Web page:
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the one in the arena, bloodied but unbeaten.

The photo above is of some graffiti that I saw on the pillar of a bridge on one of my weekly walks near where I live. I noticed this week that it has been painted over.

My wonderful father Frank Price loved listening to people like Archbishop Fulton Sheen. Dad loved a thorough, rational, thought through, logical explanation of faith. There were others like Fulton Sheen that dad admired and among them was Gilbert Keith Chesterton. Chesterton is famous for many sayings but one that I have always loved is, “Life was not meant to be easy!”

Life can be tough. Life is tough at times. As I have grown older I have become more and more aware that every person, and I mean EVERY person has their burdens, their pain, their struggles. No one is immune from life. One of the innate factors of life is that life of its essence has pain and death. New life and growth can only come about through pain and death. The tree appears to die back during the Winter, the crops vanish leaving only apparently barren soil, some animals retreat into dens and caves and we humans have our slow days, our days when, as my mother Zena would say, “my get up and go has got up and gone!”

“My get up and go has got up and gone!”

I went and visited a friend in hospital last night. After some time he shared with me, “Pricey, this may be the beginning of the end!” A wave of sadness went over me. But then my friend quickly added, “But I’m going to keep on fighting this illness and making the best of whatever days are left to me!”

It is important to note that the full quote from G K Chesterton reads, “Life was not meant to be easy my child, but take courage, it can be delightful!” So our invitation and our challenge is to a mind set and heart set change. We need to change from a way of thinking that wants everything to be easy and life to be a ‘bed of roses’! But just as important is that we need to change from a way of thinking that life is terrible and difficult and that we must retreat to a cave of isolation, apparent safety and comfort. No battle was won in the cave of isolation and loneliness.

My two older brothers love that famous quote of the American President Theodore Roosevelt from a speech he delivered in Paris in 1910.

“It is not the critic who counts; not the man who points out how the strong man stumbles, or where the doer of deeds could have done them better. The credit belongs to the man who is actually in the arena, whose face is marred by dust and sweat and blood; who strives valiantly; who errs, who comes short again and again, because there is no effort without error and shortcoming; but who does actually strive to do the deeds; who knows great enthusiasms, the great devotions; who spends himself in a worthy cause; who at the best knows in the end the triumph of high achievement, and who at the worst, if he fails, at least fails while daring greatly, so that his place shall never be with those cold and timid souls who neither know victory nor defeat.”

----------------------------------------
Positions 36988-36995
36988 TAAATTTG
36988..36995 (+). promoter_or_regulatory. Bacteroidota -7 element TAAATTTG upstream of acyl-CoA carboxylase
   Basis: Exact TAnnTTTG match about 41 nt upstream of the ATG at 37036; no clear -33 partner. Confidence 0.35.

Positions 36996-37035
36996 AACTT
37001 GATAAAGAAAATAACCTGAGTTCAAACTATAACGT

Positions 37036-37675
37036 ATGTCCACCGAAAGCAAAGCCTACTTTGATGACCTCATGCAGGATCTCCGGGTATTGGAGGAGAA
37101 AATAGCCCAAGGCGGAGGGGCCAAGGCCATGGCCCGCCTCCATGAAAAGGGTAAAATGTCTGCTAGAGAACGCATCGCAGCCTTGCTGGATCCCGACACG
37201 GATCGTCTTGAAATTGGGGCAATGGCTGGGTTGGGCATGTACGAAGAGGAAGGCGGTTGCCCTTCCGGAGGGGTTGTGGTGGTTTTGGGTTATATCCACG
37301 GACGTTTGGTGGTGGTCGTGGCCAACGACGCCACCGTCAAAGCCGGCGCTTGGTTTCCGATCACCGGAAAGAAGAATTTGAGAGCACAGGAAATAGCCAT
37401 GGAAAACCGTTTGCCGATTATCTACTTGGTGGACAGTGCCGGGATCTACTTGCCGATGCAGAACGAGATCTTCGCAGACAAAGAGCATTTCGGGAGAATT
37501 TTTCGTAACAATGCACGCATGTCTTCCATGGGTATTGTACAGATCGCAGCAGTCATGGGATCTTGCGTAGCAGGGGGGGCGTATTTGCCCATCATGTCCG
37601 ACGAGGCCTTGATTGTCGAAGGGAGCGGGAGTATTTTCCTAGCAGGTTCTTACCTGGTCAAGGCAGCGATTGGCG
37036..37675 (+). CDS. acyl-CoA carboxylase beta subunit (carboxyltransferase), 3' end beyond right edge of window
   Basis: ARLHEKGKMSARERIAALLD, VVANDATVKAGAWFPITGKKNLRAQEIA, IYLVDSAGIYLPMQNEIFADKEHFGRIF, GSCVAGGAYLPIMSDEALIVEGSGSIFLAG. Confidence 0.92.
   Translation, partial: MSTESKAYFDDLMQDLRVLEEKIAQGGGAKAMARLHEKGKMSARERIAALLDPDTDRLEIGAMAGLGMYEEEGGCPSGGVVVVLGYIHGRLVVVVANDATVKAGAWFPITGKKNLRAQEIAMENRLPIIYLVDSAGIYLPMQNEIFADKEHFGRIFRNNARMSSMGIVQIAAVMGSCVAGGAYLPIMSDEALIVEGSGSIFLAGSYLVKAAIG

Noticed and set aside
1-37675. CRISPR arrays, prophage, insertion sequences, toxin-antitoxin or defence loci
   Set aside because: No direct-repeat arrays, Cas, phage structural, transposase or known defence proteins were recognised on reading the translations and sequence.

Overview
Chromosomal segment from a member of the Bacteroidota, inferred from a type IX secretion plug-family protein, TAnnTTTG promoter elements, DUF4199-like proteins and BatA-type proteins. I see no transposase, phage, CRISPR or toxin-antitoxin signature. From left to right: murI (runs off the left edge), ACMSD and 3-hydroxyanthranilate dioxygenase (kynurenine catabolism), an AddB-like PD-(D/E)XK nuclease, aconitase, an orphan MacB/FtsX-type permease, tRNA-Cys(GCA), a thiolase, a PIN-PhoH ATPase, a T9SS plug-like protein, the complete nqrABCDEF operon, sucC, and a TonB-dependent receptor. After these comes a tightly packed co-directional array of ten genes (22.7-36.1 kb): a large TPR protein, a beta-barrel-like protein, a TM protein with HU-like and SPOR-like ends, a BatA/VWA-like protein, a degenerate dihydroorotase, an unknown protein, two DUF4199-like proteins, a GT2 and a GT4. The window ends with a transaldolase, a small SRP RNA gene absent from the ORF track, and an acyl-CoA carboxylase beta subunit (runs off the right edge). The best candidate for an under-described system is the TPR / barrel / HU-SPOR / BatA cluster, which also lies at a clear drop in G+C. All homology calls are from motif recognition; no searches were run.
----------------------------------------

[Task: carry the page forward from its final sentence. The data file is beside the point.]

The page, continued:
So, get out of bed. It may be as simple as that. Get out of bed and see the beauty in the midst of the pain, observe the courage in the face of apparent defeat and despite all that burdens you down, take that one small step forward and outward – away from self-pity – to make this world a better place for all. All of that can sound so easy but we all know it is not. Life at times is not fair. We all have a tendency to wallow in our pain surrounded by the self pity of ‘poor me!’ Ok, allow yourself a few seconds to acknowledge the difficulty and then, simply and with humility get up again, dream again, reach out again, forgive again, accept again, love again. Then you will become aware, paradoxically, that “life is delightful!”

Last week I trekked the Rakiura Track on Stewart Island to the south of New Zealand. There was one day when my friend James and I slipped and sidled, curled and crawled, crept over and under branches and logs along a stretch of mud covered track that appeared to be endless. Unbeknown to me my friend had stopped at one point and enjoyed taking a photo of this old man contemplating where to put his tired feet to avoid the deep mud. That day was full of thousands of small five second choices to start again, face hundreds of steep stairs, ignore the tired limbs and the steep climb around the corner. The reward – a warm cabin that night and the laughter of new friends and at times glorious vistas that put all into perspective.

So this week and every week, life will be tough, you will have the curved ball bowled at you, you will be disappointed and let down, there will be struggle and pain. BUT, take courage my friends – in the midst of all of that, when faced with small five second courage, you will find meaning and it will be delightful!

Some of the vistas of Stewart Island after the trekking through the mud!

2 thoughts on “the one in the arena, bloodied but unbeaten.”

  1. Thanks Damien for these encouraging words today of all days-Ollie’s 3 year anniversary-they’re like a soothing balm as well as a wise reminder about life’s journey and challenges
    Plus you’ve inspired Gerry and me for our next trek having completed the Humpridge and Paparoa last month. .. the Rakiura next.

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